In a recent entry I provided a listing of the six flags that make up the famous “Six Flags Over Texas.” What is less known, and what many Texans along the southeastern border with Mexico believe, is that there were actually SEVEN flags over Texas. Had history gone a little differently this flag from the Republic of the Rio Grande would have joined the more recognizable list.
Three sections of Mexico split away as a result of Santa Anna’s increasingly dictatorial rule: the Republics of Texas, Rio Grand and Yucatán. The Republic of the Rio Grande existed only briefly for about ten months in 1840, sandwiched between Mexico and the Republic of Texas. It was composed of three Mexican states, Coahuila, Nuevo Leon and Tamaulipas. Coahuila claimed a northern border up to the upper Medina River, and Tamaulipas up to the Nueces River. Both claims extended far north of the Rio Grande where the Republic of Texas staked its southern border. For a time this patch of land was in serious dispute, claimed by Mexico, the Republic of the Rio Grande and the Republic of Texas.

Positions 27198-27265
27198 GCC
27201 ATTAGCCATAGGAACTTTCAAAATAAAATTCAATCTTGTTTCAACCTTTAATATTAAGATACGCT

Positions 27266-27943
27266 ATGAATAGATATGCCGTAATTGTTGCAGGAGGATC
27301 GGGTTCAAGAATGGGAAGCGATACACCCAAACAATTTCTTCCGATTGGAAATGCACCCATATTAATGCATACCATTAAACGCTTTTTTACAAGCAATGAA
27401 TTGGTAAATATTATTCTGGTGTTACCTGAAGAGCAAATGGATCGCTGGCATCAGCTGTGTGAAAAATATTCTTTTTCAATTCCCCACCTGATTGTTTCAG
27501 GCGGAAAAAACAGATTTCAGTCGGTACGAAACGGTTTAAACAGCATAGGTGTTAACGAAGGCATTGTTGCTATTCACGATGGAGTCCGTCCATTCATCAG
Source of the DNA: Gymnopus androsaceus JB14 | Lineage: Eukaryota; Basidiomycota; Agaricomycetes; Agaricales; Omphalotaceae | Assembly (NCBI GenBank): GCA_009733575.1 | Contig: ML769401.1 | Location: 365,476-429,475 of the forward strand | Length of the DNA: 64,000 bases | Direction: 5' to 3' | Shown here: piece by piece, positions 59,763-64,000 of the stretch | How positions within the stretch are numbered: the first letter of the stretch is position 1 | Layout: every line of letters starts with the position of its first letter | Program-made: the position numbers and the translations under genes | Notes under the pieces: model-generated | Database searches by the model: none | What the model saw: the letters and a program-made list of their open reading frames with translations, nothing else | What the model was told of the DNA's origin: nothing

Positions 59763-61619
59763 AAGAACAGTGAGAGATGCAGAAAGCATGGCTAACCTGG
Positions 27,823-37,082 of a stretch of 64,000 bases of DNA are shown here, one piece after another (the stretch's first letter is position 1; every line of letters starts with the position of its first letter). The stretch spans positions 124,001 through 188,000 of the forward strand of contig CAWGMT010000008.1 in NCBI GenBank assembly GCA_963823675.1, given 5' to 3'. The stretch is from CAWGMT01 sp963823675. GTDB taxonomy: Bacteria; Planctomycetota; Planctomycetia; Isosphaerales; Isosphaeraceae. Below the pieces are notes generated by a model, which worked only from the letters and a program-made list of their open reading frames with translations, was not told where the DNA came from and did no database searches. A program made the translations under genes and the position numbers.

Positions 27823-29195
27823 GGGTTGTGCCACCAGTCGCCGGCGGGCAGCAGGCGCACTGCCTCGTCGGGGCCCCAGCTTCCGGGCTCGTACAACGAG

The Republic of the Rio Grande set its capital north of the river in Laredo, in what is now Texas. The Republic failed when the commanding general of its army accepted a position as a brigadier general in the Mexican army. Today there is a museum in what was once the old capitol building in Laredo.
Image of flag has been released to the public domain at
Image of the area disputed by Mexico, Rio Grande and Texas licensed under the Creative Commons Attribution-ShareAlike 2.5 License.
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